Between Aug. 29 and Oct. 13, 1980, two of the biggest names in hard rock history — Kiss and Iron Maiden — embarked on a European tour together. But what many people forget is that, at the time, Iron Maiden was but a fledgling outfit, just months removed from releasing their eponymous LP, and still hustling to distinguish themselves from other New Wave of British Heavy Metal hopefuls. As for headliners, the self-appointed “hottest band in the land” was then facing a severe downturn in their career fortunes, as they toured behind their poorly received (and misleadingly titled) Unmasked album.

In other words, everything was in place for a very eventful tour. But let’s back up just a little bit first.

As far back as 1978, the wheels had started coming off the previously unstoppable Kiss wagon, beginning with all four members’ ambitious but ill-fated solo albums, made worse by 1979’s fan-dividing, disco-tinted Dynasty and reaching a crisis point by early 1980, as drummer Peter Criss checked out, refusing to even play (or depending on who you ask, being totally incapable of playing) on that year’s Unmasked. By the time Kiss performed an intimate warm-up show at New York’s Palladium on July 25, Unmasked was looking very much like a new commercial low, and Eric Carr had officially taken over drum duties from the fired Criss.

Then it was off to Europe, where Kiss had rarely ventured before (their elaborate stage production being quite expensive to transport) and where Carr, Gene Simmons, Paul Stanley and Ace Frehley would meet their opening act for the first time on their joint tour’s opening night, on Aug. 29, in Rome. What they saw in vocalist Paul Di’Anno, guitarists Dave Murray and Dennis Stratton, bassist Steve Harris and drummer Clive Burr was a hungry and apparently fearless group of East London toughs; brimming with confidence after a well-received appearance at England’s Reading Festival and ready to challenge Kiss on stage night after night.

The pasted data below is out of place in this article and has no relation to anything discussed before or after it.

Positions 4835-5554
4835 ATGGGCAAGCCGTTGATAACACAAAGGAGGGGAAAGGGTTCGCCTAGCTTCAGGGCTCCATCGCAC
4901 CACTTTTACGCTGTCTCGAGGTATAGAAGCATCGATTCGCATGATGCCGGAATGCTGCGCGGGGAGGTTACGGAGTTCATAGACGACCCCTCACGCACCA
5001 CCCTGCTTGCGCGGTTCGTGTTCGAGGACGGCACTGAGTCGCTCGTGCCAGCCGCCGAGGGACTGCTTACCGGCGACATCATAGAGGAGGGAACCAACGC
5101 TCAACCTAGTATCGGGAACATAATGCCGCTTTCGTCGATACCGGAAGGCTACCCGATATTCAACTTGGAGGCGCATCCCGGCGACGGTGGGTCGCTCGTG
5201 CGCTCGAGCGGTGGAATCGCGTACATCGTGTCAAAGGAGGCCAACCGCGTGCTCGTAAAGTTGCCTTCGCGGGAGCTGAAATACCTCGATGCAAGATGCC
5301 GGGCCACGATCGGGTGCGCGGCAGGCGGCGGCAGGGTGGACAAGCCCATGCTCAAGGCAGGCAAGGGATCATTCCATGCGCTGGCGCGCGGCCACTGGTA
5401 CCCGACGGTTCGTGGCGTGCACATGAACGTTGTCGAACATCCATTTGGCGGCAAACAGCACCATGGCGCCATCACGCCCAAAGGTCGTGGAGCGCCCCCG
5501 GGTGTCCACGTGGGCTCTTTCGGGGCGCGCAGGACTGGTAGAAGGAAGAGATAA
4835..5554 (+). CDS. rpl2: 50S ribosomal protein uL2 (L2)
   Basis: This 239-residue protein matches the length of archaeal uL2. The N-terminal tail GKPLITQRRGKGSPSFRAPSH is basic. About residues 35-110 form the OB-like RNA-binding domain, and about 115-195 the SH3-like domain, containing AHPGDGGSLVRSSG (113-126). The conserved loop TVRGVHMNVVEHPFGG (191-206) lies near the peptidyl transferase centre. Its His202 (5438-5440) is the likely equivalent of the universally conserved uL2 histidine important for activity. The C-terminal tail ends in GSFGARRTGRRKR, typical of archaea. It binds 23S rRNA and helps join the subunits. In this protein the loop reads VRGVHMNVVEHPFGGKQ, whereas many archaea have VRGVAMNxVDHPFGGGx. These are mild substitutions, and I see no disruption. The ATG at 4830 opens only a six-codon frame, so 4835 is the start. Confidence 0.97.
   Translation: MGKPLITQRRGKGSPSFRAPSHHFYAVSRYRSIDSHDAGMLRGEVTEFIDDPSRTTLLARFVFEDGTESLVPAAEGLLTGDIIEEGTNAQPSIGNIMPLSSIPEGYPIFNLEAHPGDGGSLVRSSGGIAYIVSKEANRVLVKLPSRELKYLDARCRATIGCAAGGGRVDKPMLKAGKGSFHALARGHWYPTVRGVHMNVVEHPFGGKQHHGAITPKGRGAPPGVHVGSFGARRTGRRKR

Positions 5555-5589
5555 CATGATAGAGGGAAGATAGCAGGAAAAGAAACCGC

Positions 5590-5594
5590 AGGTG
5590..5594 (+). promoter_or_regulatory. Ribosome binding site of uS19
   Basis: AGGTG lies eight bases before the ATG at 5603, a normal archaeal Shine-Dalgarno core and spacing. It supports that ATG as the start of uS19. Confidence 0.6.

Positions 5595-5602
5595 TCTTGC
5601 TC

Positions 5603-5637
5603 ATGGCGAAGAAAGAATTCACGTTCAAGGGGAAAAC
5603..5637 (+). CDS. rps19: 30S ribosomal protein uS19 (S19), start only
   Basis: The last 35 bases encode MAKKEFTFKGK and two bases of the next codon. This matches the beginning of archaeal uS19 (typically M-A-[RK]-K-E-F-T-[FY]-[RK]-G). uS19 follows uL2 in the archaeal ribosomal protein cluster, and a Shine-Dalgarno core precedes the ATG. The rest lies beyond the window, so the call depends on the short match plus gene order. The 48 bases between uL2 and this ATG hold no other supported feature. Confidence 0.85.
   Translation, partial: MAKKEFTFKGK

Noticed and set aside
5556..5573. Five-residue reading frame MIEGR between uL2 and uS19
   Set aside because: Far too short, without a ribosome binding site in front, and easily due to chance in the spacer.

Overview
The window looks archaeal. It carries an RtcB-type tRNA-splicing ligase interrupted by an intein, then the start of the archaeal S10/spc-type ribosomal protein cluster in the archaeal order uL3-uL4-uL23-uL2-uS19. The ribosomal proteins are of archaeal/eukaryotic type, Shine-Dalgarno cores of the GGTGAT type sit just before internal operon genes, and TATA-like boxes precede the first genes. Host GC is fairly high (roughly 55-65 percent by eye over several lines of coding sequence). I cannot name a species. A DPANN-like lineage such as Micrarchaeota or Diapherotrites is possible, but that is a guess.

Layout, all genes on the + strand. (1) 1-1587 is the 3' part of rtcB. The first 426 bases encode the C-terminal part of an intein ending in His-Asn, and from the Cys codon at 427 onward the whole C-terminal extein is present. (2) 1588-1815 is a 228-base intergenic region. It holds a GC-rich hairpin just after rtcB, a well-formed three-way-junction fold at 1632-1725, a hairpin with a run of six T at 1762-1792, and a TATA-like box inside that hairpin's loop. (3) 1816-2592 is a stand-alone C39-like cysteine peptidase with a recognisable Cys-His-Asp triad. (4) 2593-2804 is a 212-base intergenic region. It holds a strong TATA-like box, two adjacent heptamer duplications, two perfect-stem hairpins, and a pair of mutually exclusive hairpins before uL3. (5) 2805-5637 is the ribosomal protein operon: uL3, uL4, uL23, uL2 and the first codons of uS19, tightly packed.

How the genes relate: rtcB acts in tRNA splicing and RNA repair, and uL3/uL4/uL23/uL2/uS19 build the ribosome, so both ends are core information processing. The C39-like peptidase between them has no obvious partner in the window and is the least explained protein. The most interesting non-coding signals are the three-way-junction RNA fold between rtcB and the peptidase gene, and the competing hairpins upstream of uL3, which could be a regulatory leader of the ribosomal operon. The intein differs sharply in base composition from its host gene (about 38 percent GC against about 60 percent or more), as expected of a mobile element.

But, to Kiss’ credit, New York’s kabuki-faced finest had never hesitated to pick the hottest young bands as their special guests (AC/DC, Judas Priest, Cheap Trick) and, by all accounts, they were very welcoming and professional towards the boys in Maiden. According to Iron Maiden’s authorized biography, Run to the Hills, Kiss bassist Gene Simmons made a point of visiting his special guests’ dressing room early in the tour to praise their debut album. When challenged by Maiden’s impertinent Di’Anno as to whether Gene had even heard it, the Demon immediately rattled off all the song titles, in order!

This camaraderie was misconstrued with dire circumstances by Stratton, who took to spending more time and even traveling between shows with Kiss’ road crew instead of his own bandmates. Stratton would later play this down as his gregarious nature, but to his fellow bandmates, already sensing increasing musical differences in the four-to-five-year age gap separating them from Dennis, it suggested that, perhaps, he wasn’t the right man for the job.

After winding their way together through Germany, Belgium, France, Switzerland, back to Germany, then over to the Netherlands, Sweden, Denmark and Norway, Kiss and Iron Maiden finally went their separate ways after Oct. 13. The former headed to Australia for what would prove to be Frehley’s final shows with Kiss until their '90s reunion, while the latter returned to the U.K. where they promptly dismissed Stratton and replaced him with Adrian Smith.

Kiss and Iron Maiden’s trajectories would largely follow different roads over the ensuing decade, with Kiss finally coming clean on their threat to take the makeup off and enjoying a platinum career comeback, while Maiden grew from strength to strength, becoming arguably that decade’s definitive heavy metal band. So it’s of course always intriguing to look back at the two bands’ European tour in the fall of 1980 as a passing of the torch, in some respects, from one generation of hard rock warriors to the next, while their lucky European fans looked on in wonder.



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